They didn't have to do it
At first glance you might want to applaud Spark's and Vodafone's decisions to temporarily close their Whanganui stores due to earthquake issues (Chronicle, December 5). Good that they've got client/staff safety front of mind.
But both groups admit that they didn't have to do it.
Spark's spokesman says that "the company's standard for earthquake resilience is more stringent than government building requirements and the Whanganui store has been closed by choice rather than necessity".
I'm presuming, therefore, that both buildings exceed the minimum 34 percent of New Building Standard.
Why is it then that companies feel that they must exceed the new national requirements, including especially government departments, after so much work has gone into the latest legislation?
Initial legislation pointed to an outlay of $5 billion to $10b to save on average one half life per year. The trend seems to be spreading its way into insurance for and mortgage-lending on buildings as well.
Perhaps there was a concern by many chief executives that they might be personally liable if staff or customers were injured or killed as the result of an earthquake and they were seen to be negligent? However WorkSafe NZ says that it will not take action against an owner or occupier along as he/she has complied with the Building Act.
This trend of going beyond the legislative requirements in no way helps a small city like Whanganui, with less than 1 per cent of New Zealand's population but with the burden of 11 per cent of the country's at-risk heritage buildings and, therefore, a significant portion of the country's heritage.
Let's hope the telcos stay and the building owners don't lose out or lose too much.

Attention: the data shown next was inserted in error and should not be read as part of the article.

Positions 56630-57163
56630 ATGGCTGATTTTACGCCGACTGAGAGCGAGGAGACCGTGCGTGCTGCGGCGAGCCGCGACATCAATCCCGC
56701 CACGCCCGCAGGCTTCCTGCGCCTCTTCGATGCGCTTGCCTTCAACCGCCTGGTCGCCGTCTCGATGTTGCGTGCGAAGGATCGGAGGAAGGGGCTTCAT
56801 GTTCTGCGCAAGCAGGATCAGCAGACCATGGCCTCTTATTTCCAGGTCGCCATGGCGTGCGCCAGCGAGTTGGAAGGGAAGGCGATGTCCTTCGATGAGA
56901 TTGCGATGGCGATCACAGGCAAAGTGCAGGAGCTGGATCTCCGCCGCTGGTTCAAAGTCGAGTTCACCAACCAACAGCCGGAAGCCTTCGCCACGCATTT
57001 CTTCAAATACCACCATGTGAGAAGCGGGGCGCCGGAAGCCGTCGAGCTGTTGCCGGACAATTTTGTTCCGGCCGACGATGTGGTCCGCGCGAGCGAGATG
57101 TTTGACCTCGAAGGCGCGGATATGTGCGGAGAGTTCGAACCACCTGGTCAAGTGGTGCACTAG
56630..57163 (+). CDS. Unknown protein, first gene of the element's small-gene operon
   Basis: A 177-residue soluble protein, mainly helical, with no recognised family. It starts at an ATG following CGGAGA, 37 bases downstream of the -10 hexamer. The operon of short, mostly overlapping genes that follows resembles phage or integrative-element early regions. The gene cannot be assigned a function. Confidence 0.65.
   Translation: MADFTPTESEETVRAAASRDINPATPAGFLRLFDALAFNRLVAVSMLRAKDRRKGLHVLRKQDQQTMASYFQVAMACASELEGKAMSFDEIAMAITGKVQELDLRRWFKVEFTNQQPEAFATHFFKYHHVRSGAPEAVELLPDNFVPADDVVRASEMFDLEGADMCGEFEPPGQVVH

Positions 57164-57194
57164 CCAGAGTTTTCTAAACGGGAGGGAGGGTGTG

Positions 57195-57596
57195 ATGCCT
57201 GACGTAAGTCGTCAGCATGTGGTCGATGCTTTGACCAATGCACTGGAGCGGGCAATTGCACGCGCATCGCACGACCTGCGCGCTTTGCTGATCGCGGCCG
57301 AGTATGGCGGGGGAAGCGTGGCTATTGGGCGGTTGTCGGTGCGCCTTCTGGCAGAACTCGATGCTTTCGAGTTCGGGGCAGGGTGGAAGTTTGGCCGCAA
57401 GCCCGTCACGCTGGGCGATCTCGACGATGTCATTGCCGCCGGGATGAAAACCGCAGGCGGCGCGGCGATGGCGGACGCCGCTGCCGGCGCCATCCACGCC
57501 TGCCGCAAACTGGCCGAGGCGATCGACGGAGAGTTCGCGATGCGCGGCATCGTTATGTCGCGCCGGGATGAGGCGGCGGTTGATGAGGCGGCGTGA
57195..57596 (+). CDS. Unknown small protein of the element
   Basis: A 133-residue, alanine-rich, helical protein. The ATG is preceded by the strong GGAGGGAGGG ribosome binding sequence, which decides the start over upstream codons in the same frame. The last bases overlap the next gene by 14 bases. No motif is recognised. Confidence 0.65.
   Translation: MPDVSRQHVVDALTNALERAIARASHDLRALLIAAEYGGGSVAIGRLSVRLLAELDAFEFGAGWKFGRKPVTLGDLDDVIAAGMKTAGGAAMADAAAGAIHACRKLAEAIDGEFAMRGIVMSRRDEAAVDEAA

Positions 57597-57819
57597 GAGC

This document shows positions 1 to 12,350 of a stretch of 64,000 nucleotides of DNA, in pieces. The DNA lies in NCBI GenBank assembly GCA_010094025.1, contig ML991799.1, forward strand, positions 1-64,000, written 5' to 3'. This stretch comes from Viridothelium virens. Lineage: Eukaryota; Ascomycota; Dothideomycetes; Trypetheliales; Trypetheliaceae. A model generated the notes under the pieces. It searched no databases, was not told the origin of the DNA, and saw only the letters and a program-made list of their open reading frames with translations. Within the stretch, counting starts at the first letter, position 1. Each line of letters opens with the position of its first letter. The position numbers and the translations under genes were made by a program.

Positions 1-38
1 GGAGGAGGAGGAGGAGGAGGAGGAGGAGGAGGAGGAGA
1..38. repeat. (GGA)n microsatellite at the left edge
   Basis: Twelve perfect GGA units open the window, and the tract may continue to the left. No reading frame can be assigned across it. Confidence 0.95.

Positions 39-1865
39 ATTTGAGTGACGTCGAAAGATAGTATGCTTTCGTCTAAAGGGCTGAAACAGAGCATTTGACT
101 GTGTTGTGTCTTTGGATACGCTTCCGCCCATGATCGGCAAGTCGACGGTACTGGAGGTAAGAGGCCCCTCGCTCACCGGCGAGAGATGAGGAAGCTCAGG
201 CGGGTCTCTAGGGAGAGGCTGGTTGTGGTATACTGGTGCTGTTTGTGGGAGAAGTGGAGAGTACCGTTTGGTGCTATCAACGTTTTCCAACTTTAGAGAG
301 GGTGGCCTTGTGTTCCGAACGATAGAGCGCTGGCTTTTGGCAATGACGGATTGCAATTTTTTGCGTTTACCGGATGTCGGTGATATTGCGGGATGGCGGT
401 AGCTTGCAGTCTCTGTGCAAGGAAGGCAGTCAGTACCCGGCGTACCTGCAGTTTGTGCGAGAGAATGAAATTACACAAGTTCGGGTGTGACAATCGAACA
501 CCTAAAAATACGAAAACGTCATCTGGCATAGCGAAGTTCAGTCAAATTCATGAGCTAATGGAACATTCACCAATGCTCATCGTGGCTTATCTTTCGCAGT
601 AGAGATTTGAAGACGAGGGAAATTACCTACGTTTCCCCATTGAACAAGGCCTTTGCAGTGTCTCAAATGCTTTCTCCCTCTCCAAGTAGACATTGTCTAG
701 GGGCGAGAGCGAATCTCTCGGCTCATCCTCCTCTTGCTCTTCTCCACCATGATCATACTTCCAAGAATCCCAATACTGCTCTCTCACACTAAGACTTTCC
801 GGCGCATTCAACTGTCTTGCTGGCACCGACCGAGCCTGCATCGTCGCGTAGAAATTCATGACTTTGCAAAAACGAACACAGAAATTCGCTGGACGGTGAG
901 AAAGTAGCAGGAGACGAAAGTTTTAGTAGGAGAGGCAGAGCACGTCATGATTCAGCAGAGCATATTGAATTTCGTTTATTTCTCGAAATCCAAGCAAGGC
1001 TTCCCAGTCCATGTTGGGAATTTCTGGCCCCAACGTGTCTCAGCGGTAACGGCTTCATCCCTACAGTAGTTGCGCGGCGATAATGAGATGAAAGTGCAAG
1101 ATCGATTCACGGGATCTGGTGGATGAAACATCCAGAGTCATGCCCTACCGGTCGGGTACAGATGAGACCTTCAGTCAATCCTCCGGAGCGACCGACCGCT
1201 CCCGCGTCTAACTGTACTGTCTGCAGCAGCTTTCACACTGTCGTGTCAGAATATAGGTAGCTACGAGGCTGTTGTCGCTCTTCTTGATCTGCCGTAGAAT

MARTIN VISSER, Whanganui
John Archer made some good points in relation to Paul Evans' childish assertions against Universal-Christianity's Eucharistic doctrine.
While his indirect implication that such a "simplistic" inference as "cannibalism" (of Catholic belief) is not quite "brain-right" (or brain-left – whatever the case may be), he nevertheless misses the point of the Gospel of John, chapter six.
On this occasion Jesus Christ, son of the Living God, repeated this doctrine of what can only be called the miracle of the Eucharistic-Christ no less than four times, and the reactions of Jesus' followers leaves no room for doubt – secular humanism's figurative "nourishment", and inter-personal nourishing of one another is incapable of rationalising the Gospel away.
"This doctrine is too hard, who can hear it? …and they walked with Him no more (Jo.6: 61, 67)."
Saint Peter's response – the Papal response (ibid. verse-69) — has been authentic Christianity's response ever since.
I think Mr Archer is in good-faith, and so I hope this response encourages him to "Ask, seek …f ind: knock… (Mt.7:7-11)", and understand the full significance of Christ's mass.
CHRISTOPHER PIPER, Aramoho
Living with regret
Forty years ago I met a Mormon family in Auckland who had eight children.
I don't remember whether it was a maternal or paternal uncle and aunt who put pressure on the parents to abort the ninth baby.
The mother particularly resisted going on to a successful birth and I suppose you can guess the rest of the story — the uncle and aunt fell in love with the infant, lavishing attention on him no doubt straining to alleviate a primeval guilt.
Twenty years ago a Tasmanian woman met women who had gone through killing their own child regretting it every day of their lives as most of us do when we have seriously blundered.
The Tasmanian wanted to write a book on those she had met in various stages of distress and needed more cases. She advertised and was overwhelmed by the response of women having gone through the same experience — they searching for a miracle that child could be returned to the mother.
Not possible. But we can give them hope, we can turn others from a serious blunder. Adoption, not abortion.
F HALPIN, Gonville
In response to the article on Te Awhina in the weekend Chronicle (December 9-10):
Yes, Te Awhina is a wonderful place. However, after your stay, they often tell the patient that has a "mental illness" they need to be medicated.
Instead of coming right in a few years with the right care, you are medicated. The medication is horrible and you become dependant on it.
If you stop taking your medication you have withdrawal symptoms which some doctors are convinced is the illness not under control.
The medication is strong stuff. I'm not impressed with the mental health service — people are suffering through it.
H WILLIAMS, Whanganui